Towards the end of our interview, I returned to the question of what it means to centre being black in the study of religion? His answer showed that behind his belief in the power of the curriculum to effect change, lay an extraordinary painful consciousness.

“To be black in the context of the United States or in the Western World is to be marginalised and despised.”

‘Always in the presence of death’

Then, after a moment, he added, “It is already and always to be in the presence of death.” He didn’t need to add George Floyd’s, Breonna Taylor’s or the dozens of other names BLM protesters recall on their signs.

Though Professor McGee of Vanderbilt University began by telling me that the “BLM protests have come and gone, and nothing has really changed”, her voice was hopeful when speaking about her courses and, especially, the curricula workshops available on Zoom.

“Strategies for Advancing Democracy, Equity, and Justice in and through Education,” for example, scheduled for 4 March, which features Dr Kevin K Kumashiro, former dean of the University of San Francisco’s School of Education, will present participants with classroom practices “for advancing democracy, equity and social justice in and through education”.

In her own courses, such as “Race, Identity, and Agency in Education”, McGee uses role-playing to undermine racialised perceptions. Speaking of many of her students and to me, she says: “You are a white, privileged male. Be a black woman for a second. Now embody that experience and let’s have a conversation about what it’s like to be in a black woman’s body.”

McGee didn’t have to add that by role-playing a black woman, white males conceptually take on the history of rape of slaves and, after 1865, rape of freed black women, their daughters and granddaughters.

“Or, if you’re a white guy, talk about the ways in which you’ve been privileged because of your whiteness and maleness.”

Such role-plays are of a piece with Pinn’s point about decentring the dominant narrative. “Students find these activities compelling. They are a population coming into its own. And they are anxious to think critically about the world.”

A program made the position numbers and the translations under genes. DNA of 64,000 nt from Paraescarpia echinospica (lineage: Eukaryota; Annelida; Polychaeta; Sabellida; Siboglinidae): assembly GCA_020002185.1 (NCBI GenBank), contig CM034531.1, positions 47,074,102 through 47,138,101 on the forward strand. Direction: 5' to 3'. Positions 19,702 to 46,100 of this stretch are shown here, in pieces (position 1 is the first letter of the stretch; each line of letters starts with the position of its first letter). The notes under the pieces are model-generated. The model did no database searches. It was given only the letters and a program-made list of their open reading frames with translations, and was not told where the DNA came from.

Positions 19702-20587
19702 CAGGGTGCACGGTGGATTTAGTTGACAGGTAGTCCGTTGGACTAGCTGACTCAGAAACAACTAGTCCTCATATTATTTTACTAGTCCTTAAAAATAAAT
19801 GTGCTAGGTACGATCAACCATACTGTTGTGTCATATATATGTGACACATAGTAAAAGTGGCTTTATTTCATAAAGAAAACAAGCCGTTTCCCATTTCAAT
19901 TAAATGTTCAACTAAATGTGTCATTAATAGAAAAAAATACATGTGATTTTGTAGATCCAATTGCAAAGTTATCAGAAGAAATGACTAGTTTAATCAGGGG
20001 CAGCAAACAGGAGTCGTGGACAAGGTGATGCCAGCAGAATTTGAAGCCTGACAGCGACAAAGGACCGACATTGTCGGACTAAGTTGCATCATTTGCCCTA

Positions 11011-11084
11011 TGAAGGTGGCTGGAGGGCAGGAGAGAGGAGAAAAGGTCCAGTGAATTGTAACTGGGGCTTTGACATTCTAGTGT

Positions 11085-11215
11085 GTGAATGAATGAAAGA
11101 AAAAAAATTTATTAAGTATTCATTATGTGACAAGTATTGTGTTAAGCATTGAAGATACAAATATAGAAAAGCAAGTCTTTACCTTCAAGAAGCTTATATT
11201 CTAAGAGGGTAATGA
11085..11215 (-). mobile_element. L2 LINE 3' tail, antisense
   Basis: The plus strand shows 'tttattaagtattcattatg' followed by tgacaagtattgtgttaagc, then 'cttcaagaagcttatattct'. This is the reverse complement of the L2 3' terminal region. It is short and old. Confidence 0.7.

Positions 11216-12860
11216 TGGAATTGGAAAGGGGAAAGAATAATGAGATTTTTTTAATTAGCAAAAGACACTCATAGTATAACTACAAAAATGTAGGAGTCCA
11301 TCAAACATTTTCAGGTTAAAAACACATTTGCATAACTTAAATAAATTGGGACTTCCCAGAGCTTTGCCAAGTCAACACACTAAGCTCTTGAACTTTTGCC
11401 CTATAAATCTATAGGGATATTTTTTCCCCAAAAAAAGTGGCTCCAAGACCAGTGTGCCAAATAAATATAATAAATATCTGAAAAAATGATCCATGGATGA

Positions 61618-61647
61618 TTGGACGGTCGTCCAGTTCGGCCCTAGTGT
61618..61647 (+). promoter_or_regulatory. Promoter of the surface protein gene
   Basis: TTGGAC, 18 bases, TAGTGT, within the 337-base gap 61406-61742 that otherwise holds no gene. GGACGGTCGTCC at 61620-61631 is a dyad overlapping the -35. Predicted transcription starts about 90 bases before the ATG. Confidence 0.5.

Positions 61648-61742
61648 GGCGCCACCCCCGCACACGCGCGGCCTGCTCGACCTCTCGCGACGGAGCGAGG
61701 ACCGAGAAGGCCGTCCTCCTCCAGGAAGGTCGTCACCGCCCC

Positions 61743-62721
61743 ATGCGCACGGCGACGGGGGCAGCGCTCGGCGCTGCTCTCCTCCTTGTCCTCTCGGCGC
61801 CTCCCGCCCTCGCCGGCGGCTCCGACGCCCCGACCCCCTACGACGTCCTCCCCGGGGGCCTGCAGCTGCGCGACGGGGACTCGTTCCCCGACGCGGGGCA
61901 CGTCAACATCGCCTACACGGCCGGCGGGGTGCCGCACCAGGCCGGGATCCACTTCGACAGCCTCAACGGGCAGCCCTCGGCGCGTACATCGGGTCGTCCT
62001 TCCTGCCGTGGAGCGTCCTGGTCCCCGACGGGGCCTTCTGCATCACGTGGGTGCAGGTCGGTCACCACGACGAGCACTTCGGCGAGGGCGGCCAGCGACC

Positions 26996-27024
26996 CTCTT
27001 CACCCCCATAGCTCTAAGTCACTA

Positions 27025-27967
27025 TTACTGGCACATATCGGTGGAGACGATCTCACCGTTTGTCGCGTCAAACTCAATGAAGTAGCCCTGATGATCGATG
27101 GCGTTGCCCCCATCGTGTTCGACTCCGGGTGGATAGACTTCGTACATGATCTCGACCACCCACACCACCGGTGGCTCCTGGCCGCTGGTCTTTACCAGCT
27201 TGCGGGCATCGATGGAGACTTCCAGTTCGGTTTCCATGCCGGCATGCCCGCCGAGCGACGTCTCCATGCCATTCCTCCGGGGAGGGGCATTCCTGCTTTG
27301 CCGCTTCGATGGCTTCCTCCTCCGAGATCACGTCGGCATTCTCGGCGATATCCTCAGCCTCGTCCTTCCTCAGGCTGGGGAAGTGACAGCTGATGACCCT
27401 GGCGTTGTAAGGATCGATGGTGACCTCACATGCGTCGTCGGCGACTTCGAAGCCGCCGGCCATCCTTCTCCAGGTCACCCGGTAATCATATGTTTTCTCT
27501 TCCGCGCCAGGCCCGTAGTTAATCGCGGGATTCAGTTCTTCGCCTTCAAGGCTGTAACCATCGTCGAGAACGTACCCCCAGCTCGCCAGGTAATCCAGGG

Ever-present fear

Yet, at key points, McGee showed that beneath her optimism is the ever-present fear of violence. The area around Vanderbilt University is replete with white supremacists, she said, underscoring the point by saying that a mere 74 miles up the road is Pulaski, Tennessee, where the Ku Klux Klan was formed by six ex-Confederate officers in December of 1865, a mere eight months after the end of the American Civil War.

When I asked her if there had been any racially motivated attacks on campus since the BLM protests and-or as a result of her teaching Critical Race Theory, she responded as she did to her dean.

“You know it’s so interesting that you asked me that question. My response to you is, ‘Does there have to be? Does someone have to get hurt before you understand the trauma that black faculty and students of colour are facing walking into classrooms that are now considered dangerous. Does someone really have to get shot up for you to listen and hear us?’”

For African-Americans, the fear generated by acts of violence ensures the impact of that violence spreads far beyond the situations in which it actually takes place; it becomes something that could happen at any unexpected moment.

“We don’t need to have violence occur to know that violence is in the air,” McGee says.